Stevens, 260. Cracraft, 34. Klyuchevsky, 209-10.
Klyuchevsky, 214, 210-1, 241-2.
Kartashev, A.A. “Church Reform”. In Peter the Great Changes Russia, Marc Raeff, ed. (Lexington, Massachusetts: D.C. Heath and Co., 1972), 103. Bushkovitch, 151. Cracraft, 62. 31 Cracraft, 34. Falkus, 118.
infused by Peter with foreign technology and theory. In 1724, Peter established the Academy of Sciences in St. Petersburg; more books, often trade manuals or other educational material, were published in Russia during Peter's reign than in the previous 150 years.32 Peter was dedicated to improving the general welfare of Russian society and used foreign expertise however he could to help catch Russia up to the leading European powers. Although many Petrine reforms helped lead the way to a modern Russian state, many of his projects were, at best, misguided, and, at worst, disastrous. Many thousands of peasants were killed during the construction of St. Petersburg and the abortive canal system he planned to build between the Baltic, Black, and Caspian Seas.33 The new taxation system was incomprehensible and peasants were overtaxed and overworked to provide for Peter's constant warfare. His wars were often poorly managed and the Northern War in particular was protracted far longer than it need have been.34 Although he attempted to compile a new code of laws and to complete an accurate census, both projects failed during his lifetime. He was despised by many Russians for apparently abandoning traditional Russian customs and there were several revolts during his reign.35 Abroad and in Russia, his reckless behaviour at social gatherings led many to speculate that he was not fit to rule.36 On the whole though, Peter is generally seen as one of Russia's greatest leaders, and his reign provides a convenient line dividing medieval from modern Russia. His reforms of all aspects of the government, although not bound together by some grand scheme, were designed by necessity to support each other and dramatically improved the quantity and quality of Russian industry. His military victories and extensive foreign travels gave Russia a place in European politics, and the emergence of Russia as a trading nation gave her a place in the European economy. By exploiting innovations abroad and bringing them to Russia, 32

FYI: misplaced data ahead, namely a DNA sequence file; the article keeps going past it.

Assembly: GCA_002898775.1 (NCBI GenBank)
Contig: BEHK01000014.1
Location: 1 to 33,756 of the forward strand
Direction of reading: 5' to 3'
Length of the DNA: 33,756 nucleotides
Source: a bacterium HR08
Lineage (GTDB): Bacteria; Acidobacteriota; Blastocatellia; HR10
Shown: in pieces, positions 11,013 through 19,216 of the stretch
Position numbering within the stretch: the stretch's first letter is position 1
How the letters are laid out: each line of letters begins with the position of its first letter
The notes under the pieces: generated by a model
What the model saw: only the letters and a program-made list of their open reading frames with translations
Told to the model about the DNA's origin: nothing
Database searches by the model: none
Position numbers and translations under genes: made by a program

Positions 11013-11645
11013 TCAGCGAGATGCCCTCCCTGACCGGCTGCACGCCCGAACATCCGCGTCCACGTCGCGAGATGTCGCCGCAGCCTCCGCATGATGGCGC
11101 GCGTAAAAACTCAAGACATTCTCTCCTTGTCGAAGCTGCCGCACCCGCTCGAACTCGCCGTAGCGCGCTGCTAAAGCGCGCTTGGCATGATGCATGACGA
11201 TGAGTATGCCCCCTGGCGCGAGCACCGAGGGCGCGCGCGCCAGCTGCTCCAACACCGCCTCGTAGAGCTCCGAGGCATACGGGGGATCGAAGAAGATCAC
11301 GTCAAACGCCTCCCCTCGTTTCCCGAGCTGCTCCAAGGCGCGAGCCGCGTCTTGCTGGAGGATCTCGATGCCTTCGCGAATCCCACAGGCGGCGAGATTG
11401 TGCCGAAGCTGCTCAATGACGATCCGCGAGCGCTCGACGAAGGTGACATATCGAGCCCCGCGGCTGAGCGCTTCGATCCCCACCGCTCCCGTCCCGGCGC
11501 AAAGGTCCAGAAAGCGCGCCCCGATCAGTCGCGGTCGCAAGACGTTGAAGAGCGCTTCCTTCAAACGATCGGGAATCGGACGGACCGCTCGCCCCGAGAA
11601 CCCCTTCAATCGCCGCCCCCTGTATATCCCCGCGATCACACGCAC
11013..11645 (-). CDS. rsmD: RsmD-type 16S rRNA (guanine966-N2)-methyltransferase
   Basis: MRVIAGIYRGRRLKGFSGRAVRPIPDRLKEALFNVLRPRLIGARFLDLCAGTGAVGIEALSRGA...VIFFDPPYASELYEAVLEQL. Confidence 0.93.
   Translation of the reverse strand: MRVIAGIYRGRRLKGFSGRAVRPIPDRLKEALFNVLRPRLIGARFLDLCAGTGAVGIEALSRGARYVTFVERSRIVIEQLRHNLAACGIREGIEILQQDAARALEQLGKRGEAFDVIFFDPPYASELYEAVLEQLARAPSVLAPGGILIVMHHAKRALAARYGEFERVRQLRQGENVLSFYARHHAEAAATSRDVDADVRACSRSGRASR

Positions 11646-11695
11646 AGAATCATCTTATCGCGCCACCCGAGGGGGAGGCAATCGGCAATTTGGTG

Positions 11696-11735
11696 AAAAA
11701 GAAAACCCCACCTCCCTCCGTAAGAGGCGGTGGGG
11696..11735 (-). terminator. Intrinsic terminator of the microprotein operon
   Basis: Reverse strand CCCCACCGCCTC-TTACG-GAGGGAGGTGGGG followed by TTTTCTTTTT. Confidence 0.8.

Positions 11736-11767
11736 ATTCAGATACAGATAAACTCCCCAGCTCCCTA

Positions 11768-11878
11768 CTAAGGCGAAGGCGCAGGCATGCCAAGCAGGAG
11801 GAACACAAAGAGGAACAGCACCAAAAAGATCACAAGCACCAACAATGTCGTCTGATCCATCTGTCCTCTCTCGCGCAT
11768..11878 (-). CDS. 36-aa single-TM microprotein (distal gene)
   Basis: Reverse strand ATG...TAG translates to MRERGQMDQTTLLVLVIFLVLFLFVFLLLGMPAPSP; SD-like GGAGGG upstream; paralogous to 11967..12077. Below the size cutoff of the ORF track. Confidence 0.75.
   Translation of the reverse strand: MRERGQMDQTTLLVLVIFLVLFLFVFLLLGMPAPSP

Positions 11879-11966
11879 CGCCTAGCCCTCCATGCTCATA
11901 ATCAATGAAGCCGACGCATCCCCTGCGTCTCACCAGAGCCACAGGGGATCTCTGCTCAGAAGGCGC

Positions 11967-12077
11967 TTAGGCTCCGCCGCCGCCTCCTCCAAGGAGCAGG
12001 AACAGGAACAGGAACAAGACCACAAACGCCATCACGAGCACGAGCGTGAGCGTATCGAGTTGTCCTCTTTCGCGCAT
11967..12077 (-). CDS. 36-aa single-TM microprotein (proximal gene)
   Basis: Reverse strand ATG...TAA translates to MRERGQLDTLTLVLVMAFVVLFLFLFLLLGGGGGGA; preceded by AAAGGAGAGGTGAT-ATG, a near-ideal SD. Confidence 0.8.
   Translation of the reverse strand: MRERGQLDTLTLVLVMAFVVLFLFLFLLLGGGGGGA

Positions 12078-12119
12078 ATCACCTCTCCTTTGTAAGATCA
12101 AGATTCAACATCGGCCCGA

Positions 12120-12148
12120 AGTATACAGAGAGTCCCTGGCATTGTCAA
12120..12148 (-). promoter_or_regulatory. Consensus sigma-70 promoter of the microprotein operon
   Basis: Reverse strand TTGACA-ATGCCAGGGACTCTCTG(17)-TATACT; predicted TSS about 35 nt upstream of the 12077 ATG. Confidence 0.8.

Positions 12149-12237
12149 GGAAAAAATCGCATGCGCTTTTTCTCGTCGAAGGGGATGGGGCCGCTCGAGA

Cracraft, 62, 97-8.
Voltaire, 112. Klyuchevsky, 61, 69.
Voltaire, 235. Stevens, 253. Klyuchevsky, 71.
Cracraft 115-7, 122-3 summarizes some of these revolts.
Ibid., 127-8. Klyuchevsky, 28-30.
Peter rapidly transformed his state from an isolated Eastern empire to a prominent European monarchy, and his reforms had a long-lasting impact on Russian society.
Anisimov, Evgenii V. The Reforms of Peter the Great: Progress through Coercion in Russia. (transl. John T. Alexander). M.E. Sharp: New York, 1993. Bushkovitch, Paul. Peter the Great. Rowman & Littlefield Publishers, Inc.: New York, 2001.
Cracraft, James. The Revolution of Peter the Great. Harvard University Press: Cambridge, 2003.
Falkus, M.E. "The Beginnings of Industrialization". (pp. 115-120 in Peter the Great Transforms Russia, James Cracraft, ed. D.C. Heath & Co.: Lexington, Massachusetts, 1991. Kartashev, A.A. "Church Reform". (pp. 103-10 in Peter the Great Changes Russia, Marc Raeff, ed.). D.C. Heath &Co.: Lexington, Massachusetts, 1972. Klyuchevsky, Vasili. Peter the Great. (translated by Liliana Archibald). London: Macmillan & Co., Ltd., 1961.
Stevens, Carol B. "Modernizing the Military: Peter the Great and Military Reform". (pp. ?? in Modernizing Muscovy: Reform and Social Change in Seventeenth-Century Russia. Jarmo Kotilaine and Marshall Poe, eds.) RoutledgeCurzon: London, 2004. Voltaire. Russia Under Peter the Great. (translated by M.F.O. Jenkins). Toronto: Associated University Presses, Inc., 1983.